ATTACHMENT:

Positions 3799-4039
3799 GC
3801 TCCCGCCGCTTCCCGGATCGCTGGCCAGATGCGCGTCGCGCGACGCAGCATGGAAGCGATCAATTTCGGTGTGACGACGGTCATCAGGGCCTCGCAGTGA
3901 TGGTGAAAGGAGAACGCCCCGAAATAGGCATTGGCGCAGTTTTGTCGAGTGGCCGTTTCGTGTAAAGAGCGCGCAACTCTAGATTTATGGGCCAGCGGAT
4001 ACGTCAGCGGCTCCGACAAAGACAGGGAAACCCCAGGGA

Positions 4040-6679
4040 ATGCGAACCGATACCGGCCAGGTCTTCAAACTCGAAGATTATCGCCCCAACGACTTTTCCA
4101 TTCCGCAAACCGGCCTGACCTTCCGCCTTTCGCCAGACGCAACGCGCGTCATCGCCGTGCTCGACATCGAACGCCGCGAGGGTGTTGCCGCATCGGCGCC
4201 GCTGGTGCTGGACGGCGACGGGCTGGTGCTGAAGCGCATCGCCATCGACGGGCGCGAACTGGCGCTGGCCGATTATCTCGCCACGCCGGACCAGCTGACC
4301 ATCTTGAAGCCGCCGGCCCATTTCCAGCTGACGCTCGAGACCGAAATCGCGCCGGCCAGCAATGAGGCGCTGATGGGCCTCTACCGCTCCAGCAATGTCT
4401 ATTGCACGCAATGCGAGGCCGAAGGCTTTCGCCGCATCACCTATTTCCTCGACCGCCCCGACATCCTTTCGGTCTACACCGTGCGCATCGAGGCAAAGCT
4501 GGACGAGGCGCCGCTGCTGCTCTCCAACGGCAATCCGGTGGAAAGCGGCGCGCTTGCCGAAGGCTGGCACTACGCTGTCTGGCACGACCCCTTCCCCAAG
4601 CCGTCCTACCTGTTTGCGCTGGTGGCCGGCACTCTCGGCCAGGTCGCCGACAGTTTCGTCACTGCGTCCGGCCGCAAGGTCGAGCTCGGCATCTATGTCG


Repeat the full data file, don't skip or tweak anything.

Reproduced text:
Positions 3799-4039
3799 GC
3801 TCCCGCCGCTTCCCGGATCGCTGGCCAGATGCGCGTCGCGCGACGCAGCATGGAAGCGATCAATTTCGGTGTGACGACGGTCATCAGGGCCTCGCAGTGA
3901 TGGTGAAAGGAGAACGCCCCGAAATAGGCATTGGCGCAGTTTTGTCGAGTGGCCGTTTCGTGTAAAGAGCGCGCAACTCTAGATTTATGGGCCAGCGGAT
4001 ACGTCAGCGGCTCCGACAAAGACAGGGAAACCCCAGGGA

Positions 4040-6679
4040 ATGCGAACCGATACCGGCCAGGTCTTCAAACTCGAAGATTATCGCCCCAACGACTTTTCCA
4101 TTCCGCAAACCGGCCTGACCTTCCGCCTTTCGCCAGACGCAACGCGCGTCATCGCCGTGCTCGACATCGAACGCCGCGAGGGTGTTGCCGCATCGGCGCC
4201 GCTGGTGCTGGACGGCGACGGGCTGGTGCTGAAGCGCATCGCCATCGACGGGCGCGAACTGGCGCTGGCCGATTATCTCGCCACGCCGGACCAGCTGACC
4301 ATCTTGAAGCCGCCGGCCCATTTCCAGCTGACGCTCGAGACCGAAATCGCGCCGGCCAGCAATGAGGCGCTGATGGGCCTCTACCGCTCCAGCAATGTCT
4401 ATTGCACGCAATGCGAGGCCGAAGGCTTTCGCCGCATCACCTATTTCCTCGACCGCCCCGACATCCTTTCGGTCTACACCGTGCGCATCGAGGCAAAGCT
4501 GGACGAGGCGCCGCTGCTGCTCTCCAACGGCAATCCGGTGGAAAGCGGCGCGCTTGCCGAAGGCTGGCACTACGCTGTCTGGCACGACCCCTTCCCCAAG
4601 CCGTCCTACCTGTTTGCGCTGGTGGCCGGCACTCTCGGCCAGGTCGCCGACAGTTTCGTCACTGCGTCCGGCCGCAAGGTCGAGCTCGGCATCTATGTCG